Remark(2): Indeed, large gauge transformations occur , in general, when the manifold under consideration is compact. This is the case described by Laughlin, when the particle's trajectory became a circle instead of a straight line. They encode topological invariants of the manifolds under consideration. In our case it is the cohomology class of the gauge transformation.

I just want to draw your attention that this example by Laughlin is only the introduction to what is known now by the (very famous) name: "Laughlin's argument", where he uses this geometry described in the question to prove the quantization of the Hall conductance.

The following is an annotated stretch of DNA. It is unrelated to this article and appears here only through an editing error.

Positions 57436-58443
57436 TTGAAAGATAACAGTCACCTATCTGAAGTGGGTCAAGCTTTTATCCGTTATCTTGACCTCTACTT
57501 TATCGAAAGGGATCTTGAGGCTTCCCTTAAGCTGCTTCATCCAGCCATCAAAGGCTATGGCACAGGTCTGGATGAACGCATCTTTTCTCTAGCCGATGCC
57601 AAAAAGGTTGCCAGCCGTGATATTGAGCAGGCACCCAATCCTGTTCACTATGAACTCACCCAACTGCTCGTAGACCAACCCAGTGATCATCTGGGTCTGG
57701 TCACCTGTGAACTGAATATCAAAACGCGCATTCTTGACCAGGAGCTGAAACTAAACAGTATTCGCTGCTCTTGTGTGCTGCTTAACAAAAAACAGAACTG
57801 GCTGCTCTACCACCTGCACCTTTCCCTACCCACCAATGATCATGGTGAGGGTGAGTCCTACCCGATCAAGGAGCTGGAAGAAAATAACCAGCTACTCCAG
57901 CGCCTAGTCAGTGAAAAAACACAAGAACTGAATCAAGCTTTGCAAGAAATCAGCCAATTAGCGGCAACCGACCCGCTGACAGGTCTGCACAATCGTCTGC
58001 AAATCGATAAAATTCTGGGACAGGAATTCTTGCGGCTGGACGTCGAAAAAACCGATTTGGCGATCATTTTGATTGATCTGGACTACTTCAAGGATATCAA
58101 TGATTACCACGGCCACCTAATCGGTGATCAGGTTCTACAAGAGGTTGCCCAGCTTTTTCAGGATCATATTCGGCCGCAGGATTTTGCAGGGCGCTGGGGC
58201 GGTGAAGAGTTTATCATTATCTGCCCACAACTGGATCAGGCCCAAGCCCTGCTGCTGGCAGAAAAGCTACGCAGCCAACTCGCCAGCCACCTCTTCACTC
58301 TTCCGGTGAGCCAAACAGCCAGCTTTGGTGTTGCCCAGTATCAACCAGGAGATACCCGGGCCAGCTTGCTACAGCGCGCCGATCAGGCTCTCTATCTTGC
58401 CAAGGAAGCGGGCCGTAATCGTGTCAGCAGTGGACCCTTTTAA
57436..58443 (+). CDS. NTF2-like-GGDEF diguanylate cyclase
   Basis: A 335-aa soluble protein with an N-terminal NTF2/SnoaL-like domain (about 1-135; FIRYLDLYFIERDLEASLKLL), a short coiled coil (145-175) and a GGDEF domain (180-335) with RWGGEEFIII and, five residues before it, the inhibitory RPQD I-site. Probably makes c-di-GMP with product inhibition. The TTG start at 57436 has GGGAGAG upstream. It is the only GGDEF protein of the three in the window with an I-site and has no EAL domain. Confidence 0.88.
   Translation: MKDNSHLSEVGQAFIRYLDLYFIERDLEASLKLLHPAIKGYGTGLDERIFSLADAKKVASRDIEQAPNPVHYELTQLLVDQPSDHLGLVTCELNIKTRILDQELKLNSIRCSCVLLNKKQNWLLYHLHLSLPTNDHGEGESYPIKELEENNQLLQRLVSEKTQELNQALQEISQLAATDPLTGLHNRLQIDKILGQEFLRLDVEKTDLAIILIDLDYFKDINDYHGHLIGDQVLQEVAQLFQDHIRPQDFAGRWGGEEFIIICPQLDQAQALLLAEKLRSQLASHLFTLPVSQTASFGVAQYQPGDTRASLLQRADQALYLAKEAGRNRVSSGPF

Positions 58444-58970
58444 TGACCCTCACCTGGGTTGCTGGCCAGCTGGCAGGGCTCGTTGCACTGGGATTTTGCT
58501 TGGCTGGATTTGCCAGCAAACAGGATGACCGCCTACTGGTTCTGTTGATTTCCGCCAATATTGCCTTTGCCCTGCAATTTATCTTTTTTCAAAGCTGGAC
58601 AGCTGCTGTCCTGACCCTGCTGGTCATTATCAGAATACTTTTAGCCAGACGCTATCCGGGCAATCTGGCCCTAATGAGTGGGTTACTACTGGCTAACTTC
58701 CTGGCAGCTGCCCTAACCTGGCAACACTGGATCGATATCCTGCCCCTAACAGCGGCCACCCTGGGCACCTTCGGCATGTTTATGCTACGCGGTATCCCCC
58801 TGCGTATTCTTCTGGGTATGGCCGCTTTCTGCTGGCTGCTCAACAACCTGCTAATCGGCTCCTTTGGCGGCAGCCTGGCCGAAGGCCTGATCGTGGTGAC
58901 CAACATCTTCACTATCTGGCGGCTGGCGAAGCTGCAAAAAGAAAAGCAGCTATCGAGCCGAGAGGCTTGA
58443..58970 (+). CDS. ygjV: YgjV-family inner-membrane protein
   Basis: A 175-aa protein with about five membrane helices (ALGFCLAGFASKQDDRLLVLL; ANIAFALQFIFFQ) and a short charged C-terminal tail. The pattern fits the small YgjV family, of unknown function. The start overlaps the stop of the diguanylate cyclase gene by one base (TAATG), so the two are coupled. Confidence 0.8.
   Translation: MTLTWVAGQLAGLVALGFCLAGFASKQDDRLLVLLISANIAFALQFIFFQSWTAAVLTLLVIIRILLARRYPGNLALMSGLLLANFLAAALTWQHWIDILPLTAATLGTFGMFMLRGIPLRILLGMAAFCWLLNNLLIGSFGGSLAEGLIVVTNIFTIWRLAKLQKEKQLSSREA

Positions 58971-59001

• $\begingroup$ Thank you for your answer! I have some minor questions : 1) in your notation you found that the flux is independent of the radius of the loop, but in Laughlin’s paper he finds an explicit dependence of $\phi$ on $L_x$ which is the circumference. How do we reconcile this? 2) can we think of this large gauge transformation as introducing or incorporating a part of the system which may have been physically changed but wasn’t of concern to us before the transformation but when we change the introduce the boundary conditions or give the system a new topology, it now comes into play? $\endgroup$ Commented Feb 5, 2018 at 5:31
  • $\begingroup$ I have added an update with answers to your further questions $\endgroup$ Commented Feb 5, 2018 at 8:31